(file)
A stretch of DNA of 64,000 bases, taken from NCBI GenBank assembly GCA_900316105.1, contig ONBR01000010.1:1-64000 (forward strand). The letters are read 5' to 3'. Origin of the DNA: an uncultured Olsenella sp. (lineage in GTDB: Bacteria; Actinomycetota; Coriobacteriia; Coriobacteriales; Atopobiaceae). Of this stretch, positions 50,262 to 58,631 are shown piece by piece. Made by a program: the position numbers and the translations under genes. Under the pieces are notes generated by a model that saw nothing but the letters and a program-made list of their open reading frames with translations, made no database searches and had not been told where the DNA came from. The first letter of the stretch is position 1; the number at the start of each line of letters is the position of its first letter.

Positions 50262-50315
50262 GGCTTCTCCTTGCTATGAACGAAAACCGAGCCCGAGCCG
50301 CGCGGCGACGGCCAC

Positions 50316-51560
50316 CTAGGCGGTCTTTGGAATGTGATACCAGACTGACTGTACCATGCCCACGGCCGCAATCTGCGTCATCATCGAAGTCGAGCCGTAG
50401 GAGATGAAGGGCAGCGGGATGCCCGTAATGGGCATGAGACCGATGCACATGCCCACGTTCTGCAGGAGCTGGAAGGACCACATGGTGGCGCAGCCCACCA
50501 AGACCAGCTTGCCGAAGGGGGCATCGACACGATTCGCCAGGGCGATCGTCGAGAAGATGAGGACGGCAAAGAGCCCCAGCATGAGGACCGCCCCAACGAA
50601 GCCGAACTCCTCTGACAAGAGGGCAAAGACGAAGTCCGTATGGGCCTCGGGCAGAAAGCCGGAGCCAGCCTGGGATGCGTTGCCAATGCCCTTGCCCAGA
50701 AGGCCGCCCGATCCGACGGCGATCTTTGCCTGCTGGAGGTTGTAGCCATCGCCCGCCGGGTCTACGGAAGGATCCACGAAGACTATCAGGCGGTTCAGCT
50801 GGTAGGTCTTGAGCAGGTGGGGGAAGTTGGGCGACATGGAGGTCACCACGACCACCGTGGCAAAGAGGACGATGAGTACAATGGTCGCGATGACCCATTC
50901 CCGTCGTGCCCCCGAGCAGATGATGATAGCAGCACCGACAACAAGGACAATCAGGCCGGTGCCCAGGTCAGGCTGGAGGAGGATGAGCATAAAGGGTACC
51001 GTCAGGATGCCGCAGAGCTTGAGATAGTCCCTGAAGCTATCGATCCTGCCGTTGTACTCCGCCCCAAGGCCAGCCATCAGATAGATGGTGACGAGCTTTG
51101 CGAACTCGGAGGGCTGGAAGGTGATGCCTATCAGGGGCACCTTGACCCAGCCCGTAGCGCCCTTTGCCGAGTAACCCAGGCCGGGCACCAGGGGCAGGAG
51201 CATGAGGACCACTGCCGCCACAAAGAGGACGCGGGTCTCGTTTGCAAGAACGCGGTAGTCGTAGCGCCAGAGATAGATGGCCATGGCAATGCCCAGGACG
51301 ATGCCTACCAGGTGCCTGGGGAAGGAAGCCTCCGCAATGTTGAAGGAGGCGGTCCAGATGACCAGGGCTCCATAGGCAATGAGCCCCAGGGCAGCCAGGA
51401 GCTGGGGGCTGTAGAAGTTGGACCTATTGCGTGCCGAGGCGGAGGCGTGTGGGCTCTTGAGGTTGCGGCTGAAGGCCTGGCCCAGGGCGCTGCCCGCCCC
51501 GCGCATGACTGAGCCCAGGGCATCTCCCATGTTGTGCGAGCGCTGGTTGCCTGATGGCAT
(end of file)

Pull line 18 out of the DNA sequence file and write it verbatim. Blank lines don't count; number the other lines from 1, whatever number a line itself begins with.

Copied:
51501 GCGCATGACTGAGCCCAGGGCATCTCCCATGTTGTGCGAGCGCTGGTTGCCTGATGGCAT